When triple grid tubes, as the 58 type, are employed with the outer or suppressor grid available for additional gain control, the above effect of increased r due to lowering the screen voltage can be compensated for, or even decreased, by supplying negative voltage to the suppressor grid. An examination of suppressor grid voltageplate resistance curves shows that when the suppressor grid is made negative a reduced plate resistance results.

The effect of negative suppressor voltage on the plate resistance of a. 58 type tube is shown by curve 2 of Fig. 3. .When the screen grid voltage is reduced and a negative voltage put on the sup pressor grid at the same time the plate resistance, instead of being the mean of curves l and 2, is less than the mean. This is represented by curve 3 of Fig. 2. The effect then of suppressor and screen grid control is to reduce the plate re sistance sufliciently to give improved fidelity to a certain point. In addition to lowering the plate resistance, a negative suppressor voltage acts to reduce the mutual conductance so that a greater gain control is obtained when both variable suppressor voltage and screen grid voltage are available.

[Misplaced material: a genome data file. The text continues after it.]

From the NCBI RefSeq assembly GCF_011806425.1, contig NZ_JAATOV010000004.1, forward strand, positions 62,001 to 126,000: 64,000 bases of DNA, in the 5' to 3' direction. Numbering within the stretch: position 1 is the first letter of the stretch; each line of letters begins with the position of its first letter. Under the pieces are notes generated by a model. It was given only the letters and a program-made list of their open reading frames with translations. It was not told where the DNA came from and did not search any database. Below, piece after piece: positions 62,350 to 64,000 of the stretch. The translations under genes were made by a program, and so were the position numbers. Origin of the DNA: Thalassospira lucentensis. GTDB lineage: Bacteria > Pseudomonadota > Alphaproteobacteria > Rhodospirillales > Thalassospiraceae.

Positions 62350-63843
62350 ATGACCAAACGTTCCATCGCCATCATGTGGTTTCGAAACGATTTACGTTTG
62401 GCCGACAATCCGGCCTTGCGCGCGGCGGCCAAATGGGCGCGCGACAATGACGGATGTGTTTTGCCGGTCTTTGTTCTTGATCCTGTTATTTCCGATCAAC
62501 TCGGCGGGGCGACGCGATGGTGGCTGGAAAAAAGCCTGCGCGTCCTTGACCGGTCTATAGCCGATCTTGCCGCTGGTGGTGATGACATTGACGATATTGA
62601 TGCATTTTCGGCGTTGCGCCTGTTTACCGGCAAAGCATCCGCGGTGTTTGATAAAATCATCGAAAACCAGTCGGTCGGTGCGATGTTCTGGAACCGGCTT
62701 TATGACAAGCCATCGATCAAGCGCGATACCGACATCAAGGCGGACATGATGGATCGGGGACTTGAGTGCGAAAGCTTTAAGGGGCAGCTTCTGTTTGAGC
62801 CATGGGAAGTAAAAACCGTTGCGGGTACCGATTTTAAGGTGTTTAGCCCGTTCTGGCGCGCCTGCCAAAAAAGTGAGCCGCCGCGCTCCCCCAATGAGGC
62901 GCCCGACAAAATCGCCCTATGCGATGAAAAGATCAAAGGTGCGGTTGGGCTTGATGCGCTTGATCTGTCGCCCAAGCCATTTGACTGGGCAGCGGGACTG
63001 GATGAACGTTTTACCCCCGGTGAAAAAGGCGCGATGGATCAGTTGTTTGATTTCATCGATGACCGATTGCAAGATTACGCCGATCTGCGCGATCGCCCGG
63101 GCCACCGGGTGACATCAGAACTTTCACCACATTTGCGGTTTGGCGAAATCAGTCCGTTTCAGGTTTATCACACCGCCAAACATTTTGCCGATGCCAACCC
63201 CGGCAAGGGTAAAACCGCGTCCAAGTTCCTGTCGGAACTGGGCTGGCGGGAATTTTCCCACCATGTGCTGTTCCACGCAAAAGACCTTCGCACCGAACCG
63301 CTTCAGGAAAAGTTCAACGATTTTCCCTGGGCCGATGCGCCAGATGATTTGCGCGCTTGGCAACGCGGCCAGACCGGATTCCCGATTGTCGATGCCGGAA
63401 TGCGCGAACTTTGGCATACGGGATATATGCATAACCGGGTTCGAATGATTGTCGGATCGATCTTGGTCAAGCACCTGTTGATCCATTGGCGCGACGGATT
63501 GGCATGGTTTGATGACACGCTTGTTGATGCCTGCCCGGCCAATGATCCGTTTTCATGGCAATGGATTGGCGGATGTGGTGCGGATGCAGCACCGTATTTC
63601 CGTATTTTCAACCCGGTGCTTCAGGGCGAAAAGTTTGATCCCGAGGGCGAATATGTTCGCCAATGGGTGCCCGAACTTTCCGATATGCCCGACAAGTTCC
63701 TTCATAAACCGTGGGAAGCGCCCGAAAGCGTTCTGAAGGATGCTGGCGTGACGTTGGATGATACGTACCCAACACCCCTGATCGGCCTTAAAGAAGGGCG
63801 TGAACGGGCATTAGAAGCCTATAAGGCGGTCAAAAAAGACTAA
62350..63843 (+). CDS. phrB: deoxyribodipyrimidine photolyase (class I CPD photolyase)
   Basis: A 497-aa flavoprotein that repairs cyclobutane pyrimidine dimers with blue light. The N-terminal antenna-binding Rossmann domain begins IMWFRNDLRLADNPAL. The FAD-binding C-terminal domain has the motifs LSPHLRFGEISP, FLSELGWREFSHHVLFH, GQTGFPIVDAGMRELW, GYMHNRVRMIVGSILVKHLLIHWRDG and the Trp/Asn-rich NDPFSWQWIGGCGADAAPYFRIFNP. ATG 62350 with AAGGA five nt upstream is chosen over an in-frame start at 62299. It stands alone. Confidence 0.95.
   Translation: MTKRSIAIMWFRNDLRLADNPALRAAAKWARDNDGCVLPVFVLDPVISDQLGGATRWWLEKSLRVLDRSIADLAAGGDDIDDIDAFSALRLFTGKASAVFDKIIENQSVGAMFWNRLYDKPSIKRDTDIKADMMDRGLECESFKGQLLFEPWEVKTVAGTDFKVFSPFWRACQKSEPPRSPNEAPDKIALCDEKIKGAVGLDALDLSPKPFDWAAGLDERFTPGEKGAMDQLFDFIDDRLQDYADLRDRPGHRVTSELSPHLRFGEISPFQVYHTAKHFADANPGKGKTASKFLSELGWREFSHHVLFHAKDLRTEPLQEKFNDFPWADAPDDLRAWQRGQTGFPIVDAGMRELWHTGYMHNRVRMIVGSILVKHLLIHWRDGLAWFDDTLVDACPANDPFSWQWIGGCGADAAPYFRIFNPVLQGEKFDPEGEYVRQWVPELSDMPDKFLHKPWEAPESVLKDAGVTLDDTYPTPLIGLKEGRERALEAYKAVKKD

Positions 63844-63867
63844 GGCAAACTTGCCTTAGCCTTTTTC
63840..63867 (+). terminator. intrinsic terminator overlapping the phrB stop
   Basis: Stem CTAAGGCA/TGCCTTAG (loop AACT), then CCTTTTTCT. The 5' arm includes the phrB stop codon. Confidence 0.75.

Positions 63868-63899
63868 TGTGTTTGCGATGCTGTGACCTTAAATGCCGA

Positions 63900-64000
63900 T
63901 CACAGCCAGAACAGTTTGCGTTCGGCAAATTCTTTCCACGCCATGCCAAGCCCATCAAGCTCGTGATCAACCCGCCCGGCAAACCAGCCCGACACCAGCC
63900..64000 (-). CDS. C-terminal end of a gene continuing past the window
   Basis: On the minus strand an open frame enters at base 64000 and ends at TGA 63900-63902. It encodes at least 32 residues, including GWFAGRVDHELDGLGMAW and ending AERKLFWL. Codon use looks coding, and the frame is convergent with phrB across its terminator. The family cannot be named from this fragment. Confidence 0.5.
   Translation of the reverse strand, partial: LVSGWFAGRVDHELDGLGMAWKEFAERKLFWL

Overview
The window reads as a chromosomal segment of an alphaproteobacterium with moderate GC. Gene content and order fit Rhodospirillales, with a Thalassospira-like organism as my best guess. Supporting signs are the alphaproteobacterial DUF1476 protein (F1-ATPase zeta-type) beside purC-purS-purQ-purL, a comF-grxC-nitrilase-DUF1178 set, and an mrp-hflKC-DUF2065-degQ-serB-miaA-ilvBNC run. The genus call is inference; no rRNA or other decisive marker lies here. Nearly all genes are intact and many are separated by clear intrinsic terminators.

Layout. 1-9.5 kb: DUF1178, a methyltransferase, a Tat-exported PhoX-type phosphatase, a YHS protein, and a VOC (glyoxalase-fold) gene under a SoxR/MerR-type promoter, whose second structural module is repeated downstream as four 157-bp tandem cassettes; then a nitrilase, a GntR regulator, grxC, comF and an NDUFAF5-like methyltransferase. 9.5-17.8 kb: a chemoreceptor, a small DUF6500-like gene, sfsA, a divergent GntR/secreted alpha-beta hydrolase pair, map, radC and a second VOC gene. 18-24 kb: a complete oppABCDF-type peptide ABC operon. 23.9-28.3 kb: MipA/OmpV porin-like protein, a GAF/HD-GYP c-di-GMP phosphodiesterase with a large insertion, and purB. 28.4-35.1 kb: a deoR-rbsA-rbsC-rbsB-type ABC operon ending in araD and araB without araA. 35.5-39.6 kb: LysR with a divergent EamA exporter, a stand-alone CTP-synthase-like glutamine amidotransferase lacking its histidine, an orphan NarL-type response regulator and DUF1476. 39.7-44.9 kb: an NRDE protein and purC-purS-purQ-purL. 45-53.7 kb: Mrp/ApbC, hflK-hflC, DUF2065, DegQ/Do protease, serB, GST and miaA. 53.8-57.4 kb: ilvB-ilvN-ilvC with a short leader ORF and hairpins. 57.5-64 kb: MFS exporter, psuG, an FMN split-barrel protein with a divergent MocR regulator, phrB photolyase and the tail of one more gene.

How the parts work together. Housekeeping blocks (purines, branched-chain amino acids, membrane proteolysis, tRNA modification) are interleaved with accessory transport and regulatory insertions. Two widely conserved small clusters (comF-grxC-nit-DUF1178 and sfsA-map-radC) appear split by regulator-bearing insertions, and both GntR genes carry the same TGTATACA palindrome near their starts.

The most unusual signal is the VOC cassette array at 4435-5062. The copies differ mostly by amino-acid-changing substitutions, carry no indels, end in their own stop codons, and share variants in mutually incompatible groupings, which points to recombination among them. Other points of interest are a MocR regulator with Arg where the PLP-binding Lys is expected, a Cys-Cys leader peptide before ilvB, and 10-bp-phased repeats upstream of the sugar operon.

In order to secure both screen Voltage and suppressor voltage for control purposes, one of the diode anodes is operated as an independent rectifier in the manner shown in Fig. 2. In this figurethe diode anode D2 is coupled to the diode anode Drthrough the capacitor C4, so that the same signal voltage on anode D1 is put on the other diode anode with but little attenuation. The resistor R6 comprises the load for the diode circuit including the anode D2, and it will be observed that resistors Re and R2 are connected in series between anode D2 and the cathode of tube 55. The supressor grid l5 of tube 53 is connected to the negative side of resistor R6 through a path which includes the radio frequency choke coil L7, the condenser C5 being connected between the cathode of tube 58 and suppressor grid l 5 to serve as a radio frequency by-pass condenser.